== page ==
Fresh Heart: 6th Sunday Easter 2016
“By the love you have for one another, everyone will know you are my disciples.”
That’s a nice motto for a t-shirt or a bumper sticker, but it also happens to be an incredible challenge for us as Church. How often do people look at you, and see so much love, they immediately think “that is definitely a Christian.” And today, I think we might even have to take the question a step backward: is that even what people expect from Christians today?
It’s His one commandment, the law and the prophets all fulfilled, the Gospel in a word: to love. And the first question is: what does He mean by love? You’ve heard me preach that sermon before and you will again. Bottom line for now: Jesus isn’t talking about an emotion. He’s talking about willing the good of the other. Which might feel very nice, emotionally. But sometimes it feels like crucifixion.
But it always wins out, it always conquers, even death… and it’s the mark of a Christian, that kind of love. Self-denying. Self-forgetting. Self-less! Willing the good of the other, and not counting the cost, and not heeding the wounds, seeking no reward or recompense… just to do the will of God and to choose the good of the other.
But it isn’t always a big dramatic sacrificial thing; we need this kind of Christ-like love on the ordinary days too. One of my very favorite examples of it is what Luke is writing about in the first reading, from Acts 14, about the journey of Paul and Barnabas. They arrive in Antioch, and here’s the phrase I love, using the Jerusalem Bible translation: “they put fresh heart into the disciples.”
Man, I can’t think of anything I’d rather accomplish on any ordinary day than that. To give fresh heart to somebody. For somebody to feel renewed, rejuvenated, encouraged, motivated, supported, confident, courageous… to take heart.
God knows we need it. Like Paul says to begin with, “we must all experience many hardships before we enter the Kingdom of God.” And nobody needs convincing of that truth. I’ve never met anybody whose objection to life was that it was too easy. I’ve never met anybody who felt like God didn’t give them enough of a challenge in life. You’ve got hardships. There are things about your life that you wish were different. There are longings in your heart that aren’t satisfied. There are things that have turned out in ways that disappoint you crushingly. There are people you miss so much… maybe so much that you don’t understand how God could let it be so. Well, think of your own hardships… what challenges stand between you and the Kingdom? And is it possible… just maybe… that some of them are helping you toward the Kingdom?
It’s all going to glory. In Revelation, our second reading, John sees a new heaven and a new earth. Jesus says from the throne: “Behold, I make all things new.”
What do you need Jesus to make new in your heart, your mind, your life? In your habits, in your family, in your hopes and dreams? But making things new involves those hardships we heard about in Acts. The old must give way. That isn’t easy. It’s dying.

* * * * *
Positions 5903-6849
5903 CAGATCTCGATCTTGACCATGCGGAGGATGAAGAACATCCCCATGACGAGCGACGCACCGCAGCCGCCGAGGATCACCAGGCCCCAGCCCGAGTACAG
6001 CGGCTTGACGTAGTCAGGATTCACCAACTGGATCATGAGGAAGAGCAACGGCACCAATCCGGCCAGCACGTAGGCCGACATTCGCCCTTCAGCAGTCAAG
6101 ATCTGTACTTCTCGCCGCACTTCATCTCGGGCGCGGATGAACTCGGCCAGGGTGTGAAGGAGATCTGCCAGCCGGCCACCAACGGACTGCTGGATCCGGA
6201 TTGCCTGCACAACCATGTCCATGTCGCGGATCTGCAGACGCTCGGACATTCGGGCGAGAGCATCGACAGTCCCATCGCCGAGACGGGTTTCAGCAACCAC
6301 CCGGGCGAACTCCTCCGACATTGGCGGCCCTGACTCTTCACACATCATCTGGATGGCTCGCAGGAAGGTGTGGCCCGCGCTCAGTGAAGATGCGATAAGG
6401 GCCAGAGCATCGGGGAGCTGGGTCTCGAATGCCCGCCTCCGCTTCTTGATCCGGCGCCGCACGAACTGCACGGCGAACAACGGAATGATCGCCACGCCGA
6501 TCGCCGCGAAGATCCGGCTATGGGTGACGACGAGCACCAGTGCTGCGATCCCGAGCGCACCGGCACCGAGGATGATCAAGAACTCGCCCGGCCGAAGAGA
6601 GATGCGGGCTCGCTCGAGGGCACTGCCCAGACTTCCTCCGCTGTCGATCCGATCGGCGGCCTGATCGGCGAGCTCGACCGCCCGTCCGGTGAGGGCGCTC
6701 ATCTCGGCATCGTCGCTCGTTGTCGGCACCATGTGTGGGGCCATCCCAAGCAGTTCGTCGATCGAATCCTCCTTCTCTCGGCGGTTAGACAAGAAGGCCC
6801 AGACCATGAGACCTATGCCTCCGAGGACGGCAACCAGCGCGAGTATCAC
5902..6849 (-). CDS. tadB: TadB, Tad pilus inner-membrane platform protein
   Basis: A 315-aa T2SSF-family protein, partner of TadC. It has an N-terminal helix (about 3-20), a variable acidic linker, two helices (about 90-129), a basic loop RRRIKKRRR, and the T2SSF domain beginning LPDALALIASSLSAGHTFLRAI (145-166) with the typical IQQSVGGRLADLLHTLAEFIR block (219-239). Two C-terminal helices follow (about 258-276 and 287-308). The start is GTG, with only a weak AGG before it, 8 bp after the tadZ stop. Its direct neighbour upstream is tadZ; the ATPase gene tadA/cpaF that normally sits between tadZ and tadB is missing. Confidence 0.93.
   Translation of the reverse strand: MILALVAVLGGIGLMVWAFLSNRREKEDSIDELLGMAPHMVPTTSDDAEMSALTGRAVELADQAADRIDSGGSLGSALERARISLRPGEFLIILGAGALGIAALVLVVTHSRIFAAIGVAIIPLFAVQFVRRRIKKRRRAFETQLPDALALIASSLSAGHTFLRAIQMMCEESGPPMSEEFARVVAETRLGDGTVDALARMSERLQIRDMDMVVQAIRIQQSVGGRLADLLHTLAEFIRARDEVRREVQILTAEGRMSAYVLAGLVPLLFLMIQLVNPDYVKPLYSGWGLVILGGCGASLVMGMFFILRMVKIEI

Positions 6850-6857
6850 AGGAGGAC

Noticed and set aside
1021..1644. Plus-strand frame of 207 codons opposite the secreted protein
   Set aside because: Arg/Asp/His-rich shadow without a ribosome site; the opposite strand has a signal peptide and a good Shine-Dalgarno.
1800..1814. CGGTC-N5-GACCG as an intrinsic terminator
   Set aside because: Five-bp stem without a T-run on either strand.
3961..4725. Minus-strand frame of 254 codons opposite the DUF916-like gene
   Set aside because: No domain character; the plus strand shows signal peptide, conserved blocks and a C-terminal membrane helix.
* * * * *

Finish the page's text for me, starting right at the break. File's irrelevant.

So… we need any encouragement we can get. Put fresh heart into us, Lord! Help us put fresh heart into each other! We don’t need easy comfortable lives with no challenges… that isn’t the way to the Kingdom. At the end of the day, it’s not even what we want, not really. But we do need encouragement, we need support, we need strength from others. We need them like we need oxygen. If not today, someday.
The last few weeks, more than almost anytime I can remember, friends old and new gave me fresh heart. They made me new. They were the instruments through which Jesus made me new. What a gift! And one that I will continue to need, as you will continue to need, again and again.
That’s another thing that we notice in Acts 14: Paul and Barnabas, on their fresh-heart-giving mission, are going ‘back through’ where they’ve already been. The people they’re ministering to have met the Lord, received the Gospel… but that isn’t the end of the story. That was then, this is now, and they need strength and support. They decided one day in the past to follow Jesus. Will they decide the same today, and tomorrow? Thanks to their friends in Christ who give them fresh heart, perhaps they will.
Love takes many shapes and wears many faces. One of the best is exactly this: we hold each other up. When a brother or sister is weak and faltering, we lend them our strength. When we are weak and faltering, we aren’t too prideful to lean on each other.
And when we get up each morning and face each day, willing the good of the other, being other Christs in the world, we can seldom find a greater act of love than to give fresh heart to someone who needs it.
I stole a few words earlier from a prayer by St. Ignatius, and the whole prayer will make a good closing. It’s about facing hardships, loving others, and helping each other on the way to that Kingdom where all things are made new.
“Teach us, good Lord,
to serve you as you deserve,
to give and not to count the cost,
to fight and not to heed the wounds,
to toil and not to seek for rest,
to labour and not to ask for any reward,
save that of knowing that we do your will.”